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tv   Dateline NBC  NBC  November 29, 2010 2:50am-3:30am EST

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destination. how does this happen? how do intelligent, conscientious people, miss what is in front of them? it has to do with the way our brains process information. tonight we'll prove that you
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can't always believe what you see and what you hear. and you'll have a chance to put yourself to the test. it all comes down to the fact that at any given time our brains are bombarded by all kinds of sights, sounds, and smells. many happening all at the same time and it is impossible to consciously think about them all at once so the brain is designed to filter out the information it thinks is unnecessary for the task at hand. sometimes there is an error in the process. happens to all of us one time or another. think it couldn't happen to you? don't be so sure. consider this. while i was just speaking you were probably focused on what i was saying processing the information. perhaps you were watching closely as i assembled the model of a brain. but there was a lot more going on that you might not have noticed. let's roll back the tape. did you notice anything change while i was talking? first, watch the color of my
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coat. here it's tan. now dark blue. now watch my tie. first it's dotted then it's striped. look closely at my shirt. it goes from pink to blue. finally, look at the background behind me. it starts off black, then changes to dark red. if you miss the changes you might be surprised why. >> it has nothing to do with the intelligence and education. >> we hired the editor of "skeptics" magazine to help explain why our brains sometimes deceive us. >> it has to do with our emotional brains that really it turns out run a lot more of our behavior than we like to acknowledge. we are pretty irrational. >> shermer says there are many ways our brains can play tricks on us and like the illustration above it has to do with the way our eyes take in information. >> nancy. how are you? >> we invite a group of people to this theater and ask them to do several tasks.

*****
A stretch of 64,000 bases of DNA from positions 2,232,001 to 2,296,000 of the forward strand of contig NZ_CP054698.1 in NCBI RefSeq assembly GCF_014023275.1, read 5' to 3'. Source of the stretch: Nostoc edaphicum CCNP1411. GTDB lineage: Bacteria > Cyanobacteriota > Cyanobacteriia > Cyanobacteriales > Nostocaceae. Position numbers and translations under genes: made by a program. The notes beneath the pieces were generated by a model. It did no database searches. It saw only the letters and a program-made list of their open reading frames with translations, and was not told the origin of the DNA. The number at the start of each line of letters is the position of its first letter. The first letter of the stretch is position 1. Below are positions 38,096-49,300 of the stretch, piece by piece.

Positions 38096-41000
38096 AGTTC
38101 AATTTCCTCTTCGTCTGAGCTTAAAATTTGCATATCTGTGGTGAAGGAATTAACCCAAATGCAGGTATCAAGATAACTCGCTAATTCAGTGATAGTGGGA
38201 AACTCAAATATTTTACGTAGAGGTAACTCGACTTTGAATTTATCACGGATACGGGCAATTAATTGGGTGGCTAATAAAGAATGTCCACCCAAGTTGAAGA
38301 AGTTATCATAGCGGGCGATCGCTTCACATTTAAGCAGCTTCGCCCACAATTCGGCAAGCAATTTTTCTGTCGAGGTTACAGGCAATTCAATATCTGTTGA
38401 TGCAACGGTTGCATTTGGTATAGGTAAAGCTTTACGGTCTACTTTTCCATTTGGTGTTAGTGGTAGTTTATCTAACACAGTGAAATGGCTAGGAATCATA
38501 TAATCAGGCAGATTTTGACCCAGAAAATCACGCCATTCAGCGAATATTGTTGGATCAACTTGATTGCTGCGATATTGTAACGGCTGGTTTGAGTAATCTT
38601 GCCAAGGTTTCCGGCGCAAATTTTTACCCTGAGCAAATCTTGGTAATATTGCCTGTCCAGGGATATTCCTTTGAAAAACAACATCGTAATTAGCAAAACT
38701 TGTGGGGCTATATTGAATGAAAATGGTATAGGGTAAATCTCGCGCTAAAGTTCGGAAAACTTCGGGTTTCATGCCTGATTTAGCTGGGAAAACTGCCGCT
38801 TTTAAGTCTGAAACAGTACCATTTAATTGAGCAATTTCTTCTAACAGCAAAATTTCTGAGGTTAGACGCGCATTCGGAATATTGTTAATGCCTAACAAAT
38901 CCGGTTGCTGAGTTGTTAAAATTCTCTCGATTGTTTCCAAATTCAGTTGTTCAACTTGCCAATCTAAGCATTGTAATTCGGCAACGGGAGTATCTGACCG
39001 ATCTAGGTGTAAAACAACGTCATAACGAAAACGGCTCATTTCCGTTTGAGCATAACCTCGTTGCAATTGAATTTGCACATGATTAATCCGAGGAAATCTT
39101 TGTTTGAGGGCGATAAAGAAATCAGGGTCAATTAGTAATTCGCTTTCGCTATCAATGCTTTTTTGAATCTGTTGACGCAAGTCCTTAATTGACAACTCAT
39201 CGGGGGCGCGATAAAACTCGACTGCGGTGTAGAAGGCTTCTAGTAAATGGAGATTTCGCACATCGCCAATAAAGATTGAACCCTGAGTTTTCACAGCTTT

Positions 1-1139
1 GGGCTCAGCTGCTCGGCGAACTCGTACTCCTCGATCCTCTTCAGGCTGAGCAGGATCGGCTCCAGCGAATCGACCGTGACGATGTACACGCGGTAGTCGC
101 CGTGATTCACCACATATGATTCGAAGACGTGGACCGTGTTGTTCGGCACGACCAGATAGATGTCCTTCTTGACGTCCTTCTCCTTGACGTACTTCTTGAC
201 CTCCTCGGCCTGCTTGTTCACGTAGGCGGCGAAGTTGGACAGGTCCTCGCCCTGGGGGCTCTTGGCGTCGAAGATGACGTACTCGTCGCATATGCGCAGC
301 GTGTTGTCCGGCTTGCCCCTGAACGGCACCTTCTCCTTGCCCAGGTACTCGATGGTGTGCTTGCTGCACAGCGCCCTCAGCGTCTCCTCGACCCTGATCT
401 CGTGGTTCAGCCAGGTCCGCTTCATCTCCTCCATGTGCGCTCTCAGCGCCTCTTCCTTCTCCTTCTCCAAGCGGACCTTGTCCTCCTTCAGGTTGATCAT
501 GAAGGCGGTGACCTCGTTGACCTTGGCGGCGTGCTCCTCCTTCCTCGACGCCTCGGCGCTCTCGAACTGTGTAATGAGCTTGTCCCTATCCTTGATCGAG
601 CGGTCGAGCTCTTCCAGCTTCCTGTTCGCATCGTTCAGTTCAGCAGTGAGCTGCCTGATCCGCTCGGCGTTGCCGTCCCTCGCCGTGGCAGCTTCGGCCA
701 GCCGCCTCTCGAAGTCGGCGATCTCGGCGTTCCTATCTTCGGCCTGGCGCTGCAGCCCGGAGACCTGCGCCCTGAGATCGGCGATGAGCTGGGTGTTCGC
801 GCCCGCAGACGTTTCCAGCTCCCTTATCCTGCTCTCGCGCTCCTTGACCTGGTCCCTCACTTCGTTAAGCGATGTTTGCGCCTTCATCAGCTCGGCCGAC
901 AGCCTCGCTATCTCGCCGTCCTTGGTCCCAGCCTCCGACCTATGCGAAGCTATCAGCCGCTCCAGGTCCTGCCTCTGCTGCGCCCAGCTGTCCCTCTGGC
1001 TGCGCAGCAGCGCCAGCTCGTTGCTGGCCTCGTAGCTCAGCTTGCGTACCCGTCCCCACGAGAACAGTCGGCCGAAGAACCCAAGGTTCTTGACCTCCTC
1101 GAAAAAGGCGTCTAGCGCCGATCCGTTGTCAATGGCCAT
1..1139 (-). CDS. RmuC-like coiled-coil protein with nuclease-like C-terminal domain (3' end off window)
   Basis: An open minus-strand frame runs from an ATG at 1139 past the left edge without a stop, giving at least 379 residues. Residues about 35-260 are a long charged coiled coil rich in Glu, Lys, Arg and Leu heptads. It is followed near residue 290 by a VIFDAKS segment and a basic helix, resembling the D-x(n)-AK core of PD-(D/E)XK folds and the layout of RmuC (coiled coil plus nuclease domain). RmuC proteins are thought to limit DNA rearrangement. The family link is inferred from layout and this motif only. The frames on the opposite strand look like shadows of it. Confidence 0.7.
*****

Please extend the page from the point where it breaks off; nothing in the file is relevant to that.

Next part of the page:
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first we had them look at some photos. it's a test to see if they'll see what's truly in front of them or will their brains trick them? >> what do you think about this one? >> you at home can follow along. take a good look at this picture. what do you see? >> i immediately thought it was a woman's butt but just as soon as i thought that my mind tried to see it as something else. >> it looks like she's coming out of the shower and has like velvet pants that she's pulling off. >> just about everyone in the audience saw a woman's back side. what are we really looking at? >> a famous shoe ad. that's just two feet side by side, the heels. >> give us the wide shot. >> why do we see something titillating when it's just part of the foot? dr. shermer says because the brain is always on the lookout for something it can easily recognize. >> the way the brain works is we have models in our brain of the way the world is and as the data
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comes in we force it to fit the model. >> what do you see when you look at this? >> i thought i was looking at maybe an actress back in the '20s or '30s. >> most of the audience saw the face of a woman. >> do you know what it really is? >> grilled cheese sandwich. >> oh! >> appearance phase is usually the first thing we can make out when we're born and dr. shermer tells us that impulse to recognize the pattern of a face continues as one of our most primal instincts. >> you can't help but see the face. you only need to see three points to see a face. this sandwich sold on ebay. i've seen it. it's under glass. >> it can be very amusing but turns serious when we add special importance to things that aren't there to begin with. >> we see ufos, conspiracies, we